To see all instances of the word
used in
The Scarlet Letter
please enable javascript.

Used in
The Scarlet Letter
Go to Book Vocabulary
  • And would that I might endure his agony as well as mine!  (not reviewed by editor)

  • Crime is for the iron-nerved, who have their choice either to endure it, or, if it press too hard, to exert their fierce and savage strength for a good purpose, and fling it off at once!  (not reviewed by editor)

  • But, under the leaden infliction which it was her doom to endure, she felt, at moments, as if she must needs shriek out with the full power of her lungs, and cast herself from the scaffold down upon the ground, or else go mad at once.  (not reviewed by editor)

  • She had borne that morning all that nature could endure; and as her temperament was not of the order that escapes from too intense suffering by a swoon, her spirit could only shelter itself beneath a stony crust of insensibility, while the faculties of animal life remained entire.  (not reviewed by editor)

  • She deemed it her crime most to be repented of, that she had ever endured and reciprocated the lukewarm grasp of his hand, and had suffered the smile of her lips and eyes to mingle and melt into his own.  (not reviewed by editor)

  • Such a spiritual seer might have conceived, that, after sustaining the gaze of the multitude through several miserable years as a necessity, a penance, and something which it was a stern religion to endure, she now, for one last time more, encountered it freely and voluntarily, in order to convert what had so long been agony into a kind of triumph.  (not reviewed by editor)

  • In our nature, however, there is a provision, alike marvellous and merciful, that the sufferer should never know the intensity of what he endures by its present torture, but chiefly by the pang that rankles after it.  (not reviewed by editor)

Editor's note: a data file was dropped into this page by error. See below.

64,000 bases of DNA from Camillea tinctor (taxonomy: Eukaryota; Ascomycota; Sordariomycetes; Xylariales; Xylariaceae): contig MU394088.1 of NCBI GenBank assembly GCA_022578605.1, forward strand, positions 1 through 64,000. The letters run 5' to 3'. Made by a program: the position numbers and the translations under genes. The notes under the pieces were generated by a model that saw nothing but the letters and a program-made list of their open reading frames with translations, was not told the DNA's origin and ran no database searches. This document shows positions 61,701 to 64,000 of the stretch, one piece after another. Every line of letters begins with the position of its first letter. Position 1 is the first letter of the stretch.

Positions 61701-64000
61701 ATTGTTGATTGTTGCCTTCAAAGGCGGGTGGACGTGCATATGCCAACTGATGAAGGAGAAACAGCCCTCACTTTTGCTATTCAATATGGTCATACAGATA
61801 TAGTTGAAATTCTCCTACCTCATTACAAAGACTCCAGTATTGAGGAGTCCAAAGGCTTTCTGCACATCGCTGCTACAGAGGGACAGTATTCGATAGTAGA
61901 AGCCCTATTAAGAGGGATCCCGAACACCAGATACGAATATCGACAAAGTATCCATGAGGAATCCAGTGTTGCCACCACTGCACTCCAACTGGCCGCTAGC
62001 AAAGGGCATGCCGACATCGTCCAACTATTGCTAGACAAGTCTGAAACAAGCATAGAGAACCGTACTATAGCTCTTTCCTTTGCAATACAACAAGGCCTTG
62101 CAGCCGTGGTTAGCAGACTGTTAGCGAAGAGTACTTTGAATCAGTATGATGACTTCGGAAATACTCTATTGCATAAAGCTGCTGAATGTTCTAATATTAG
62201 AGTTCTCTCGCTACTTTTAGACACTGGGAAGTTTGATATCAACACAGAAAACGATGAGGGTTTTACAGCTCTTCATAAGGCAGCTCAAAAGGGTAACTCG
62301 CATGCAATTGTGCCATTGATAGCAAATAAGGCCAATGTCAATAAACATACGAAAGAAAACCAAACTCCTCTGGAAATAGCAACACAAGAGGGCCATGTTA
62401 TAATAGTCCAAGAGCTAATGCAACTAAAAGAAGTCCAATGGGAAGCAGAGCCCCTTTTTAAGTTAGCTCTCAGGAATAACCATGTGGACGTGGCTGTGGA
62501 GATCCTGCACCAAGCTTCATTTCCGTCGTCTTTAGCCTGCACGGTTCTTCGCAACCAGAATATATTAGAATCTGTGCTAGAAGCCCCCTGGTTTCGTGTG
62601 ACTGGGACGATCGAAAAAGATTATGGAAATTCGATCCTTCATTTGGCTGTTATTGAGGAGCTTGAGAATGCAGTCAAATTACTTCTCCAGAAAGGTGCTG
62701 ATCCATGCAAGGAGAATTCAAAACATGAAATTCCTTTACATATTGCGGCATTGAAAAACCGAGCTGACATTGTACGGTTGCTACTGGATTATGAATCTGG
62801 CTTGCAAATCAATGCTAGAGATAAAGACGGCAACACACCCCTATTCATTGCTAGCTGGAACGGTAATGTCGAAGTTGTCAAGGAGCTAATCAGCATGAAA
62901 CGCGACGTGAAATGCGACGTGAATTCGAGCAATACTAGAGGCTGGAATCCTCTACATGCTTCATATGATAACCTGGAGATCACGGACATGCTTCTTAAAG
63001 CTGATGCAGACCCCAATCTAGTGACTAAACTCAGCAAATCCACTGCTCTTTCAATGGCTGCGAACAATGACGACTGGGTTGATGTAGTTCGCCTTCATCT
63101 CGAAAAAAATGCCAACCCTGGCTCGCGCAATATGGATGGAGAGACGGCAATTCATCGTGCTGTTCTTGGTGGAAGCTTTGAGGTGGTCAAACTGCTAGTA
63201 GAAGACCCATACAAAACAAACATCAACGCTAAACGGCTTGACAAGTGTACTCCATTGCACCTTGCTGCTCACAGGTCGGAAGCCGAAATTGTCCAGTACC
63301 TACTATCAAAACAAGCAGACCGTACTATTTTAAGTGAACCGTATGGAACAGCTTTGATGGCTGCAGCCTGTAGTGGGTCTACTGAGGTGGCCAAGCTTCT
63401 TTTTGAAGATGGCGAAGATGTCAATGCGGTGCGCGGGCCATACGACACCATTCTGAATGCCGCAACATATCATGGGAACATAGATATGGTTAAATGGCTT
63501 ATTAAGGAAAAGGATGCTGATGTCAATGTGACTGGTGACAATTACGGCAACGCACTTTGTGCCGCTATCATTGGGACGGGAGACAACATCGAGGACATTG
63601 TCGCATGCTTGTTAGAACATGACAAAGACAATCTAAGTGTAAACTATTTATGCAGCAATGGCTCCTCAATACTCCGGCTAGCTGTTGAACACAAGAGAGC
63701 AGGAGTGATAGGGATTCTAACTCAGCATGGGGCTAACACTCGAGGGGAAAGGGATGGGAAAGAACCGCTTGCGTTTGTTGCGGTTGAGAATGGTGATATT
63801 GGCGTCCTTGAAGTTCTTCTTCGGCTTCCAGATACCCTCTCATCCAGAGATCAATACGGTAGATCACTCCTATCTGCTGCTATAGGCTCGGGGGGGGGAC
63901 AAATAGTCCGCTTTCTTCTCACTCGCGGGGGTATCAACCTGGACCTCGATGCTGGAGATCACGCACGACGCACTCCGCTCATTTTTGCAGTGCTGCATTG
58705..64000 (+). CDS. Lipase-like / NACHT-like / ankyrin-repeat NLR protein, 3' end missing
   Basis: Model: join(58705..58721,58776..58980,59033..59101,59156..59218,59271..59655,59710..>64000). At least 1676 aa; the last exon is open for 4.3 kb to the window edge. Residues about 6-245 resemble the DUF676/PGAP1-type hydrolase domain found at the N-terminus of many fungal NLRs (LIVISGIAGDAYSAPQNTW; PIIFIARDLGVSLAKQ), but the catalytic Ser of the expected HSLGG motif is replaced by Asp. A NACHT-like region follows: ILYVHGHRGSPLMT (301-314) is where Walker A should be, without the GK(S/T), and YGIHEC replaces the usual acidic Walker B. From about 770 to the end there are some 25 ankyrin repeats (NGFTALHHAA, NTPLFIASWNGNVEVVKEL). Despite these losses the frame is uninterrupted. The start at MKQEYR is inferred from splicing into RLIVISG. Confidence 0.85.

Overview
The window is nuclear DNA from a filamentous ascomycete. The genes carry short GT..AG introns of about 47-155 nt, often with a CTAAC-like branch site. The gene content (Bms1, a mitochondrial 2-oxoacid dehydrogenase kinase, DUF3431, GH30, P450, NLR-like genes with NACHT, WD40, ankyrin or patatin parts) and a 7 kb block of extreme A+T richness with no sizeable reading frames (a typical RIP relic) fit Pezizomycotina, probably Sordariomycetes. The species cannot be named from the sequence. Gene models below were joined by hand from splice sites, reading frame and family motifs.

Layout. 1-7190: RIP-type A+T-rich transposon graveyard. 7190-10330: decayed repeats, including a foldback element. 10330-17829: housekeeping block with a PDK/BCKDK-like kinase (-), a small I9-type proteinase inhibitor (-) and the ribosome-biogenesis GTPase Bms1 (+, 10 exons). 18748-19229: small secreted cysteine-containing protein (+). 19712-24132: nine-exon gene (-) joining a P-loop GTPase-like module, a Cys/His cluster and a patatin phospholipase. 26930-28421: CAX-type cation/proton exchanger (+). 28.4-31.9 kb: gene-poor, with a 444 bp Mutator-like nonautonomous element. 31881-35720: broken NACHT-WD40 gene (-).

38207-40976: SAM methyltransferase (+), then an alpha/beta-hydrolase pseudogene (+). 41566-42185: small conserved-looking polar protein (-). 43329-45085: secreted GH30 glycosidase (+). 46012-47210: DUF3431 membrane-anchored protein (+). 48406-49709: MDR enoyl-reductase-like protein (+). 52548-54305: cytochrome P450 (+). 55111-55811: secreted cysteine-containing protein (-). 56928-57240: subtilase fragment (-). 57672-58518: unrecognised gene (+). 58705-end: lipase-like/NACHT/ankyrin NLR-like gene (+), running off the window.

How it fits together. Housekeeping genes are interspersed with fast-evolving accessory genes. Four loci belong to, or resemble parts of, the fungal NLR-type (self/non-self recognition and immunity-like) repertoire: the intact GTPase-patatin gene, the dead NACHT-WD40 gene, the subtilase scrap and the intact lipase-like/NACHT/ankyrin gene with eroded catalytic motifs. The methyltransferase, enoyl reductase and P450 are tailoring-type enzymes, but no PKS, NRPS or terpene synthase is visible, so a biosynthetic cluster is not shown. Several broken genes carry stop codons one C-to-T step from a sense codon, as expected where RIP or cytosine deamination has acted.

• Hester's strong, calm steadfastly-enduring spirit almost sank, at last, on beholding this dark and grim countenance of an inevitable doom, which at the moment when a passage seemed to open for the minister and herself out of their labyrinth of misery—showed itself with an unrelenting smile, right in the midst of their path.  (not reviewed by editor)

  • Doomed by his own choice, therefore, as Mr. Dimmesdale so evidently was, to eat his unsavoury morsel always at another's board, and endure the life-long chill which must be his lot who seeks to warm himself only at another's fireside, it truly seemed that this sagacious, experienced, benevolent old physician, with his concord of paternal and reverential love for the young pastor, was the very man, of all mankind, to be constantly within reach of his voice.  (not reviewed by editor)

  • "If in all these past seven years," thought he, "I could recall one instant of peace or hope, I would yet endure, for the sake of that earnest of Heaven's mercy.  (not reviewed by editor)

  • "Thou knowest," said Hester—for, depressed as she was, she could not endure this last quiet stab at the token of her shame—"thou knowest that I was frank with thee.  (not reviewed by editor)

To see samples from other sources, click a sense of the word below:
as in: endure through the ages
as in: endured the pain
To see an overview of word senses, click here.

Go to Book Vocabulary Learn more easily.   Think more clearly.   Express more effectively.